Gulf Islands National Park Service U.S. Department of the Interior Gulf Islands National Seashore Florida District Apache Prisoners at Fort Pickens Photo credit Pensacola Historical Society Fort Pickens as a Prison for Apaches On the morning of October 25, 1886 a train pulled into Pensacola, Florida. Onboard were 16 Apache men (in photo), some of their families and U.S. soldiers. Under guard, the Apache men were separated from their wives and children and forced onto a steamer for the short trip across Pensacola Bay to Fort Pickens. Their wives and children remained on the train and were taken to Fort Marion in St. Augustine, where 400 other Chiricahua and Warm Springs Apaches were imprisoned. Goyahkla, known as Geronimo, and Naiche, the youngest son of Cochise and hereditary chief of the Chiricahuas, were among the Apaches held at Fort Pickens until 1888. The Apache men were separated from their families, far from home and worried about the fate of their loved ones. The Apache Story After the Civil War, the U.S. government turned its military might against the native peoples of the West. Tribes were forced to give up most of their traditional lands and ways of life for reservations. After 1875, the reservations were steadily made smaller, as miners and settlers moved into the territory and demanded the land. The Chiricahua Apache reservation shrank from 7,200 square miles to 2,600 square miles by the 1880’s. The Apaches faced loss Geronimo’s Band Geronimo’s band raided across much of what is now New Mexico, Arizona, and northern Mexico, successfully evading 5,000 U.S. soldiers (about a quarter of the U.S. Army at the time), and 3,000 Mexican soldiers. In desperation, the U.S. Army hired about 500 Apache scouts to track hostile bands. Geronimo’s group was finally contacted by two of the Apache scouts and agreed to meet in Skeleton Canyon, Arizona territory where they negotiated with General Miles on September 3, 1886. Four days later, the entire Chiricahua tribe, including the former Apache Army scouts and Apaches who had stayed on the reservation, were put on trains and exiled to Florida where they were held as prisoners. of their land as well as their freedom. Bands of Apaches hostile to one another were forced together on the dwindling lands. They distrusted the American government due to broken promises. As conditions on the reservation worsened, some bands escaped. Among these was the band led by Geronimo, who after the loss of his mother, first wife and three children during a Mexican raid, became a fierce leader. Pensacola gets a Tourist Attraction All of the Apaches were intended to be held captive at Fort Marion. Hoping to capitalize on Geronimo’s fame, several prominent Pensacola citizens petitioned the government to have Geronimo’s group sent to Fort Pickens. The petitioners stated Fort Marion was too crowded, and that Army troops from Fort Barrancas could guard Geronimo’s band at Fort Pickens. The editor of The Pensacolian noted Geronimo would be “an attraction which will bring here a great many visitors.” President Cleveland approved the petition for the Apache men only, separating them from their families and breaking another promise. Apache Life at Fort Pickens To see the Apaches, tourists had to first obtain a pass from Colonel Langdon and pay for a boat trip to the island. The Apaches were housed in two casemates (rooms for cannon) on the south side of the fort. They were issued army rations, cooking utensils, and clothing. Prisoners worked seven-hour days clearing overgrown weeds, planting grass, and stacking cannonballs. They were model prisoners who did not get into trouble or try to escape. The interpreter George Wratten reported to the guards that the Apaches “want to do what is required of them to the complete satisfaction of everyone.” He also reported that they longed to be reunited with their families, but felt the request would not be granted. Families are Reunited Fearing public outcry, Colonel Langdon petitioned his superiors to support the Apache’s request. The families, including those of Geronimo and Naiche, arrived at Fort Pickens on April 27, 1887 and were housed in officers’ quarters on the south side of the fort. Single men were moved to similar rooms on the north side of the fort. Now the sounds of women singing and children playing could be heard in the fort. The newspapers reported “Geronimo Happy.” In June 1887, a corn dance was held in celebration of the families’ reunion. About 300 Pensacolians attended on invitation from Colonel Langdon. The families were now together, although without their freedom and in an unfamiliar land. Perico and family at Fort Pickens Apaches Depart Unlike at Fort Marion where many Apache prisoners died, the Apaches’ health was generally good at Fort Pickens. There was only one death during the eighteen months they were held in Fort Pickens. She-gha, one of Geronimo’s three wives is buried at Barrancas National Cemetery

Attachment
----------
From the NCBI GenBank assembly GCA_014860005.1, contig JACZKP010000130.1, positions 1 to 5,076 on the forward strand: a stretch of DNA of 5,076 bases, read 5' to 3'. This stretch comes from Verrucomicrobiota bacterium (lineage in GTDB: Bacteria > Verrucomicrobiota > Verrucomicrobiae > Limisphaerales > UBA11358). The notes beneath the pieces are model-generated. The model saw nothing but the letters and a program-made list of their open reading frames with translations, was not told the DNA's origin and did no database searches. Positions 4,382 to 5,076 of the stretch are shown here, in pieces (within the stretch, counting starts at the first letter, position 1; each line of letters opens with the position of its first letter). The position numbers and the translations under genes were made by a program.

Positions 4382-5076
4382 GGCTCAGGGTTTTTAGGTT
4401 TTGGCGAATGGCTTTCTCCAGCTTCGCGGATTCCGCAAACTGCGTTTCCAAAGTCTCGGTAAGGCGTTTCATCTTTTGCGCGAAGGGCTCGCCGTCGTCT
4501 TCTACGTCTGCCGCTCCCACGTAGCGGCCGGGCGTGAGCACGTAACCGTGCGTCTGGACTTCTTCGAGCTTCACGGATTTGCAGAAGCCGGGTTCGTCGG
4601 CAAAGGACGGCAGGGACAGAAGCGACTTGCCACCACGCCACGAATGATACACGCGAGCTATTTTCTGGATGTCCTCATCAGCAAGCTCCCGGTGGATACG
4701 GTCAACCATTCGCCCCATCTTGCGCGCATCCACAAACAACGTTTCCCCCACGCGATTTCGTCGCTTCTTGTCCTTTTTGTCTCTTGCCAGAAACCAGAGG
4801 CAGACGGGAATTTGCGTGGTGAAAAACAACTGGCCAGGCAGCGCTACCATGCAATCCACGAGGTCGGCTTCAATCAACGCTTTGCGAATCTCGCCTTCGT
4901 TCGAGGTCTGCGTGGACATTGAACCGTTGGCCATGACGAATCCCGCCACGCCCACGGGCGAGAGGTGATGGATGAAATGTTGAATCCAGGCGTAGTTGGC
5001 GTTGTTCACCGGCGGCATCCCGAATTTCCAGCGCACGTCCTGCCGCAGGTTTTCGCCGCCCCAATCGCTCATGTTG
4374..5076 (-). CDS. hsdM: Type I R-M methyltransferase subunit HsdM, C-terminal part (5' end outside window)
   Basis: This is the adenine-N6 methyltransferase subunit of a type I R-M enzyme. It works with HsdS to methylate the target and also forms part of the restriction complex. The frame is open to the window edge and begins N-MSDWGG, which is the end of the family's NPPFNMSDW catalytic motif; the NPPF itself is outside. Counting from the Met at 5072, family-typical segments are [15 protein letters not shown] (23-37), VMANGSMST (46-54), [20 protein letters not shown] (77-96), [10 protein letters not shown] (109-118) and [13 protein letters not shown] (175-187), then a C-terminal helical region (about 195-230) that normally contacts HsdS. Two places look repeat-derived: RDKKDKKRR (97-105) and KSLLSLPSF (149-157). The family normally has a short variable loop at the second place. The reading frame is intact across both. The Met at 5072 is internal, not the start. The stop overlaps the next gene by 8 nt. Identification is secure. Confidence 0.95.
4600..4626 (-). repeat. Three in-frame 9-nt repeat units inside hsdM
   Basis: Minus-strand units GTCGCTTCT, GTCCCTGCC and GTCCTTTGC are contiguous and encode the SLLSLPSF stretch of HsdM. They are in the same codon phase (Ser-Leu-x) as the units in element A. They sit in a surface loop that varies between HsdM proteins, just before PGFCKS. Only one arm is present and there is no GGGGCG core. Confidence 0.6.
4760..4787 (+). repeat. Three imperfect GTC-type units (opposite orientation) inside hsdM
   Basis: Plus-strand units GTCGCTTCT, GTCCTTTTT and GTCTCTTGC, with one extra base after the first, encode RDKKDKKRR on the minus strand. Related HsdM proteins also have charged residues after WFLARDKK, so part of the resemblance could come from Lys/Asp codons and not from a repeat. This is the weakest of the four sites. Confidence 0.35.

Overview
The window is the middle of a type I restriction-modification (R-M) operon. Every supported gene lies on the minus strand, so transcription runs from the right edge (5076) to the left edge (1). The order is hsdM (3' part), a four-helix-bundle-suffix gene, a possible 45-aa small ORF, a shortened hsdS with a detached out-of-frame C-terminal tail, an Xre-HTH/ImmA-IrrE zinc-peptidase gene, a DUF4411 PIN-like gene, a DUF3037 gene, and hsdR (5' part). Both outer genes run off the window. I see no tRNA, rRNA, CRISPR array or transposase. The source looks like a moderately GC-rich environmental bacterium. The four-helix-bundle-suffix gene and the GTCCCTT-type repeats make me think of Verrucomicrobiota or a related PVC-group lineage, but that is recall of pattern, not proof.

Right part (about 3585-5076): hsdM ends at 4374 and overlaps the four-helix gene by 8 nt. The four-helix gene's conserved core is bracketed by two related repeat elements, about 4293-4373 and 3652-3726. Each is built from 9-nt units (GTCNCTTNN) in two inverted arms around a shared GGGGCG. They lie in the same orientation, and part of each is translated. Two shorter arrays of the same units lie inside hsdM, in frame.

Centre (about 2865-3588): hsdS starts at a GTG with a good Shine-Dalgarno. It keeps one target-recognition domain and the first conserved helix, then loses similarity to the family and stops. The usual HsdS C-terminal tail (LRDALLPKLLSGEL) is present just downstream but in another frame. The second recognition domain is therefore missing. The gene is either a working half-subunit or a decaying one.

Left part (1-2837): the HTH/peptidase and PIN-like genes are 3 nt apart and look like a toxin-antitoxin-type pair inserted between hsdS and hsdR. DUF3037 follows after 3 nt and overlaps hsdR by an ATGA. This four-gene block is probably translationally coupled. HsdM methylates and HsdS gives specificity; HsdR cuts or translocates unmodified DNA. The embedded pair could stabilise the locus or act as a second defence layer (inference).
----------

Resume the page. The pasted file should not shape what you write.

Gulf Islands Con National Park Service U.S. Department of the Interior Gulf Islands National Seashore Mississippi District West Ship Island Fort Massachusetts Coastal Protection In December of 1814, 10,000 British soldiers rendezvoused at Ship Island before attacking New Orleans, Louisiana. That same year many of the same troops had bombarded the defenses of Baltimore, Maryland, and burned the White House in Washington, D.C. Caught off guard, military leaders became painfully aware that the nation was vulnerable to foreign invasion. As a consequence, the U.S. War Department planned a system of brick fortifications known as Third System Forts. They were all challenging to construct. Fort Massachusetts, 12 miles off the Mississippi coastline, was one of the most difficult to build. In fact, it was never completed. Strategic Importance Ship Island was considered for a fort because of its deep-water harbor, location along a major shipping route, and previous military history. Debate really coast. argued surfaced on whether a fort was necessary off the Mississippi Some U.S. military officers that the shipping lanes could Construction Delays From the onset of construction in 1859, the U.S. Army Corps of Engineers was faced with obstacles. Living conditions, including isolation on the island, were difficult for the workers. The first superintendent died from yellow fever. Storms destroyed partially completed sections of the fort. After two years, only eight feet of the outer fort walls had been constructed. be better protected by naval patrols. Finally, Mississippians, including Secretary of War Jefferson Davis, pressured Congress for the fort. The argument was settled when Congress and President Franklin Pierce approved the construction of the last U.S. brick fortification built on the Gulf Coast. Building resumed after Union troops retook control of the fort and the island. Masons, carpenters, and other workers had to be hired from northern states. Bricks and additional construction materials were shipped from as far away as New England. The island was teeming with thousands of construction workers, as well as Union sailors and soldiers, including the African-American Louisiana Native Guards. Confederate prisoners of war and Union convicts were held captive as well. Isolated and far from loved ones, many became homesick. The Civil War created even greater problems. In January of 1861, Mississippi secessionists seized the unfinished fort and forced the workers off the island. The Confederates then built up the fort with timbers and sandbags. In July, Union “What a God forsaken place this is--No sailors aboard the USS Massachusetts news from home or anywhere else--I fear maneuvered the steamship within range of that Gen. Butlers expedition has been the western end of Ship Island. A brief abandoned, if so what will become of us exchange of cannon shots took place where shall we be sent?” until Union sailors steared their vessel to safer waters. Although the Confederates Union Colonel Edward Jones, January 21, claimed victory, they vacated the island 1861. that fall. Aftermath Completed in 1866, the fort’s cannon defenses were never fully installed. In 1873 the two 15-Inch Rodman Cannons were mounted when the U. S. felt threatened by the Spanish Navy. This threat never materialized. The fort’s cannons were never fired,and the iron was sold as scrap in 1901. Despite the end of its use as a military stronghold, the fort’s splendor and history have drawn people to Ship Island for years. In the 1960s, concerned, local residents formed a “Save the Fort” committee in the hope of preserving this structure from further deterioration due to beach erosion. Those efforts helped establish Gulf Islands National Seashore in 1971. A Tour of Fort Massachusetts S Step Back in Time Take a stroll through history to see how Fort Massachusetts was planned to oppose enemy naval forces. As you wander, be careful of uneven walkways, dark areas, and slippery places. Ramps allow access into the fort’s guard rooms on the lower level. 1. Sally Port The fort was designed with only one entrance, the sally port. The word sally means “to rush forth.” A drawbridge was planned but was never completed. 2. Observation Area Located to the west and between West Ship Island and the distant Cat Island is Ship Island Pass. It is one of the few natural deepwater channels in the Mississippi Sound. The channel was part of an important navigation route to and from New Orleans. When Fort Massachussetts was completed in 1866, the west end of the island was 500 feet from the fort. Today, the west tip is over a mile away. This is due to the natural movement and redeposit of sand from the island’s east end. In 2006 Hurricane Katrina covered the fort with 30 feet of storm surge. 7. Stair Tower Because of the fort’s size spiraling granite staircases were designed to use less space and provide protection against enemy fire. 8. Hot Shot Furnace This c